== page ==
Mount Wilson Observatory will re-open to the public on Tuesday, according to a statement released on Thursday.
The observatory closed in early 2020 in accordance with the U.S. Forest Service’s observance of COVID-19 and pandemic safety guidelines.
In September, the Bobcat Fire came so close to the historic structure that officials with the observatory feared the worst.
On Sept. 14, workers at the observatory posted a letter on its website which said the Bobcat Fire was “rapidly” heading toward the observatory and could reach it that day.
“As of Sunday night, it has crossed the river at the bottom of the canyon, passed Chantry Flats, and is headed rapidly upslope towards Mount Wilson. The fire will probably be upon us today.”
The fire came within 500 feet of the observatory, forcing firefighters to start backfires to absorb the fuel the fire would need to get closer to the observatory.
Mount Wilson will open at 10 a.m. every day the remainder of the summer and close at sunset. Parking will be available, and visitors can hike the grounds, gaze at the telescope domes that dot the landscape, and browse through the Historic Museum in the Lecture Hall.
The Observatory has also created an expansive multi-platform campaign to celebrate its history, “Discovering Mount Wilson.” Starting on Tuesday, Mount Wilson “Chapters” – brief stories about the Mountain’s history – will pop up on the Mount Wilson website, Facebook, Instagram, Twitter, donor newsletters and other platforms to showcase a rich legacy of astronomy narrative in the 20th century.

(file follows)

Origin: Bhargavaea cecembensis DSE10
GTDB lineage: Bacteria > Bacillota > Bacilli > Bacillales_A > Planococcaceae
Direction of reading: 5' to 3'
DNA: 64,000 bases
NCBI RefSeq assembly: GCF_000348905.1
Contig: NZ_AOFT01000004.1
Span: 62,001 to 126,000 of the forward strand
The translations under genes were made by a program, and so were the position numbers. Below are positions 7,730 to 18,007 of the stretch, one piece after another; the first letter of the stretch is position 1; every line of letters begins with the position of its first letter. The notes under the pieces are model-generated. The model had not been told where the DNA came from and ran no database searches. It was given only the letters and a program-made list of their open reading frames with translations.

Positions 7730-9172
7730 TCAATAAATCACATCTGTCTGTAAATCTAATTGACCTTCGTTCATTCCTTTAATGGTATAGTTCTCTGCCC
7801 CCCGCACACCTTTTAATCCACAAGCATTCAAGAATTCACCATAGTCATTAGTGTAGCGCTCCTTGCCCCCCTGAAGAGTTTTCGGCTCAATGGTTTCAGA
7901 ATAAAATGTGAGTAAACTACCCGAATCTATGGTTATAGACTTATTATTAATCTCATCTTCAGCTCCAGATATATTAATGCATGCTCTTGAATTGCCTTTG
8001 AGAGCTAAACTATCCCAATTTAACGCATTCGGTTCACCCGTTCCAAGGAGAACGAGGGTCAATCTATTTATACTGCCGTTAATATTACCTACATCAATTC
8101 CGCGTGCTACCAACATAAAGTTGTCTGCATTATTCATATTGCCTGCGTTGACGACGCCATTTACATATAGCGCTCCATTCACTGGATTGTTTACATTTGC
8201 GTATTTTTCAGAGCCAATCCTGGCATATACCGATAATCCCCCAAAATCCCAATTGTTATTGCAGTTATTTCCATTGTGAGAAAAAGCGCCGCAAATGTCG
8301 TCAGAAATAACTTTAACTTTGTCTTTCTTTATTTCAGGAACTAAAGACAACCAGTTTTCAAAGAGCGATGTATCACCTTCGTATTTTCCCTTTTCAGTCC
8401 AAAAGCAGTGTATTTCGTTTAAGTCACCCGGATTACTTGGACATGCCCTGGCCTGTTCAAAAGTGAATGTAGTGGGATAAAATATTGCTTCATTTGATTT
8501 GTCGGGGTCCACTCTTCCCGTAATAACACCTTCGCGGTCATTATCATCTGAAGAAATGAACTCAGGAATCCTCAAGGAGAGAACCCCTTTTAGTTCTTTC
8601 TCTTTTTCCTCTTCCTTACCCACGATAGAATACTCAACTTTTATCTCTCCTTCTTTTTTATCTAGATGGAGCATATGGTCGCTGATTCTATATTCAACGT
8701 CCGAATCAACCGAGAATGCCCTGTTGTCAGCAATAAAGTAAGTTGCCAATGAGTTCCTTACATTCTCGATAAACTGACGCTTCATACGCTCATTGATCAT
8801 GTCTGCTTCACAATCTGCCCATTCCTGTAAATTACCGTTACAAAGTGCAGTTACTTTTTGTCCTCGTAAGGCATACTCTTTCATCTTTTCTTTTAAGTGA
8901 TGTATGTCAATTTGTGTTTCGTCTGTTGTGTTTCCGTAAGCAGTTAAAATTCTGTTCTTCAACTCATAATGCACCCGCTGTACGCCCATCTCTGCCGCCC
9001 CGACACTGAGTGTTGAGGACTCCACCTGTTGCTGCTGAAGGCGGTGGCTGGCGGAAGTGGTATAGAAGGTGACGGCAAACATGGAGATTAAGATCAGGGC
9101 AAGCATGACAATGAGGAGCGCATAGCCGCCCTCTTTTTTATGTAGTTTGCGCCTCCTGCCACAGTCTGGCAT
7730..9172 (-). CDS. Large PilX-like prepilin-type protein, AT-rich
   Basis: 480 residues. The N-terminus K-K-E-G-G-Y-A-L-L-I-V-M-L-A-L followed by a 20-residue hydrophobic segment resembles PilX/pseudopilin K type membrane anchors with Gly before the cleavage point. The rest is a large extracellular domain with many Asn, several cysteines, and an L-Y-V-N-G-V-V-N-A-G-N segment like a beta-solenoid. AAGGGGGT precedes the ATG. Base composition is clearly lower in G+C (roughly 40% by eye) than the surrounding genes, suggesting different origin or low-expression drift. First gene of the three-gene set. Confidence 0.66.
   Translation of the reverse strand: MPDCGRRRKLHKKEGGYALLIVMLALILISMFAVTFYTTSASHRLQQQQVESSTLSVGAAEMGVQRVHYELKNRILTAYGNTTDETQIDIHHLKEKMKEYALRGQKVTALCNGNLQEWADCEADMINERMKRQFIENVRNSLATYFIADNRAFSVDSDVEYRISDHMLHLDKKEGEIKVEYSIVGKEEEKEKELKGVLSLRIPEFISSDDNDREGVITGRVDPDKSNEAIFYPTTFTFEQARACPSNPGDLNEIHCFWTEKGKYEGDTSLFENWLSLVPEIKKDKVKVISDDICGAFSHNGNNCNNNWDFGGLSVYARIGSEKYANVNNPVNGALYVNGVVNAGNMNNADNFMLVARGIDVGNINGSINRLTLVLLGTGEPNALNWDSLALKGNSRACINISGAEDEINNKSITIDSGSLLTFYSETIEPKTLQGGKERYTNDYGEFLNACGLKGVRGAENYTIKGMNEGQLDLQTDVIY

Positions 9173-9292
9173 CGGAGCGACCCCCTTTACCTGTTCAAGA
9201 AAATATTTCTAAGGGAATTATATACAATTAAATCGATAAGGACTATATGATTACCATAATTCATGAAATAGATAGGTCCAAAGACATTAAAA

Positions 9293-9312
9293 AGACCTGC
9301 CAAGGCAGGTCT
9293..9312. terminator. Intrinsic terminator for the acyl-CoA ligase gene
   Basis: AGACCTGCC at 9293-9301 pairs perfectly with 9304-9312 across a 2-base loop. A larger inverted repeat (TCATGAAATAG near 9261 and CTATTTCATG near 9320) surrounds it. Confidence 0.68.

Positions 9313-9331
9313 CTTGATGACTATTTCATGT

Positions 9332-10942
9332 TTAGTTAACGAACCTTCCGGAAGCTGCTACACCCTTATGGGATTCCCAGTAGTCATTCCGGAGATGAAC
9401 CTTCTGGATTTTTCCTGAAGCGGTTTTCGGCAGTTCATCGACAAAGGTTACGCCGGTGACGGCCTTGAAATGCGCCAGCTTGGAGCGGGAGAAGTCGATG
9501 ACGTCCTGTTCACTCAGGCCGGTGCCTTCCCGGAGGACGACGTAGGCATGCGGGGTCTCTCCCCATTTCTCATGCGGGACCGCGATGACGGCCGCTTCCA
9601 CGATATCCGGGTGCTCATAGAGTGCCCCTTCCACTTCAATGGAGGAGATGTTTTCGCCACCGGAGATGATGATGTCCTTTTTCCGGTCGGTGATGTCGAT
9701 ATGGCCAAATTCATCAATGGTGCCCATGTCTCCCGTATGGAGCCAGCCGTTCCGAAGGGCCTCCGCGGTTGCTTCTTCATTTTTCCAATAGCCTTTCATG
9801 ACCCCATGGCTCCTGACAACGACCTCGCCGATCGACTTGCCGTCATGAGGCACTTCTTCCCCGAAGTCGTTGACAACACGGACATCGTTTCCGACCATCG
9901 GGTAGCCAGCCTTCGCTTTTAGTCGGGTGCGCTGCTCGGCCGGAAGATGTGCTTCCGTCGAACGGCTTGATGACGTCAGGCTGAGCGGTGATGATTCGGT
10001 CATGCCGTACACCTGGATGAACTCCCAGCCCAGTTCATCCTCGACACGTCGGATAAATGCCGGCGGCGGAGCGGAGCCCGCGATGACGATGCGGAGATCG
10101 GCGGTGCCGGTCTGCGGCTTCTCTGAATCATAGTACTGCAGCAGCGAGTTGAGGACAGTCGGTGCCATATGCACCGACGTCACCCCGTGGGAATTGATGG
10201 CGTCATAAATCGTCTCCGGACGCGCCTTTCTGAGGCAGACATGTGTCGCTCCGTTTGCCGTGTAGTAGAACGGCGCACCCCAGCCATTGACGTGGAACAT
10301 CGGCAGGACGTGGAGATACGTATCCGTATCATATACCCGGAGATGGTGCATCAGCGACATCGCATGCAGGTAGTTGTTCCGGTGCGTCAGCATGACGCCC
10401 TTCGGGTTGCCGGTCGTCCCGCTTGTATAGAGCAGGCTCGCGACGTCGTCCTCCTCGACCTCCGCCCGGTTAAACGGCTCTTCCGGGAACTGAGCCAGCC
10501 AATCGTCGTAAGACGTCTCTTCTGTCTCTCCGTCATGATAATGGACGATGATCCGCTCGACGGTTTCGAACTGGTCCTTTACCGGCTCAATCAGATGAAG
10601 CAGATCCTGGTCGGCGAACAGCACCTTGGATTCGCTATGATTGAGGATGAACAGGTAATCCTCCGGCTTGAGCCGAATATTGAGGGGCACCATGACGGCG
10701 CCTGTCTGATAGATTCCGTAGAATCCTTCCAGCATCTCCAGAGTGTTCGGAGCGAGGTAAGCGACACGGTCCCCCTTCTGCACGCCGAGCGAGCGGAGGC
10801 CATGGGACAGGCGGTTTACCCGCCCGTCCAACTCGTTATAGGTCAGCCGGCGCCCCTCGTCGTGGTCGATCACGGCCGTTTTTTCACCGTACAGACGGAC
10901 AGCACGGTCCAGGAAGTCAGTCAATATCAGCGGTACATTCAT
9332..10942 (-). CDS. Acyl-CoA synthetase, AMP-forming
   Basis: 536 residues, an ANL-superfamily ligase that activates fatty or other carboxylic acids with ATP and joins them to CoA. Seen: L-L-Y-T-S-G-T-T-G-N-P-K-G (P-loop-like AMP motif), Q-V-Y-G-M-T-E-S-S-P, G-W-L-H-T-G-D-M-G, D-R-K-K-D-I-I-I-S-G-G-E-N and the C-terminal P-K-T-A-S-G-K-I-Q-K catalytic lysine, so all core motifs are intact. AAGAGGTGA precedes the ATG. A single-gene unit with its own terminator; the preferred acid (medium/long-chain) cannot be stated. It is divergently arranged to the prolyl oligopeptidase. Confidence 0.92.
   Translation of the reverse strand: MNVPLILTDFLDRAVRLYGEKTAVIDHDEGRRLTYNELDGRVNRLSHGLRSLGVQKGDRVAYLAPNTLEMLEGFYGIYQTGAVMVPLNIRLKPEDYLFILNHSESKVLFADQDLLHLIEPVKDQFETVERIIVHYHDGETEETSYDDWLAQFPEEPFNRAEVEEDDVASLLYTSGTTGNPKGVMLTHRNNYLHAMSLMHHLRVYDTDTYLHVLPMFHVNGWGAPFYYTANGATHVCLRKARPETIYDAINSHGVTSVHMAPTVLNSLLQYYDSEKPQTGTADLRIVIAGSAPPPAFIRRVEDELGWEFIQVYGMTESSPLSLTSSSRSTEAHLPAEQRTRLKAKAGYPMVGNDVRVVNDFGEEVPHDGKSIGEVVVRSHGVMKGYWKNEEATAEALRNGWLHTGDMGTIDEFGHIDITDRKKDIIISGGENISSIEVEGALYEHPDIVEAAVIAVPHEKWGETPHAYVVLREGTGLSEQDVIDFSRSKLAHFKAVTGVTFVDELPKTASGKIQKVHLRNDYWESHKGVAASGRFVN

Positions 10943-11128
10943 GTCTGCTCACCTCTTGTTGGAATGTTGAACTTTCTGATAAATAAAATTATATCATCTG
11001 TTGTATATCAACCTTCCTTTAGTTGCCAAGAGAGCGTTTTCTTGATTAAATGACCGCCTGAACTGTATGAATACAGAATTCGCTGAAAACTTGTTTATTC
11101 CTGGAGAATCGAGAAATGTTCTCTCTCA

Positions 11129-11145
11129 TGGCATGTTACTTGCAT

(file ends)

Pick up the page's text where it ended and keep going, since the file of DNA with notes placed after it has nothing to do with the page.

The Chapters will utilize archival images captured by the telescopes and pictures of the physical evolution of the mountain facility itself, which hosts two historically important telescopes: the 100-inch Hooker telescope, (featuring the world’s largest aperture from 1917 to 1949), and the 60-inch telescope (world’s largest operational telescope from 1908 to 1917).
Founded by George Ellery Hale in 1904, Mount Wilson Observatory has played host to a who’s who of important figures in 20th century astronomy, including Edwin Hubble, Albert Einstein, Harlow Shapley, Milton Humason and many others. The Chapters will lead readers to a better understanding of why Mount Wilson is “Where We Discovered Our Place in the Universe.”
Mount Wilson Observatory is also accepting a limited number of reservations for night sky viewing on the 60-inch and 100-inch telescopes. These can be booked for evenings throughout the summer. Information about fees, available viewing dates, and reservation forms for private observation can be found at: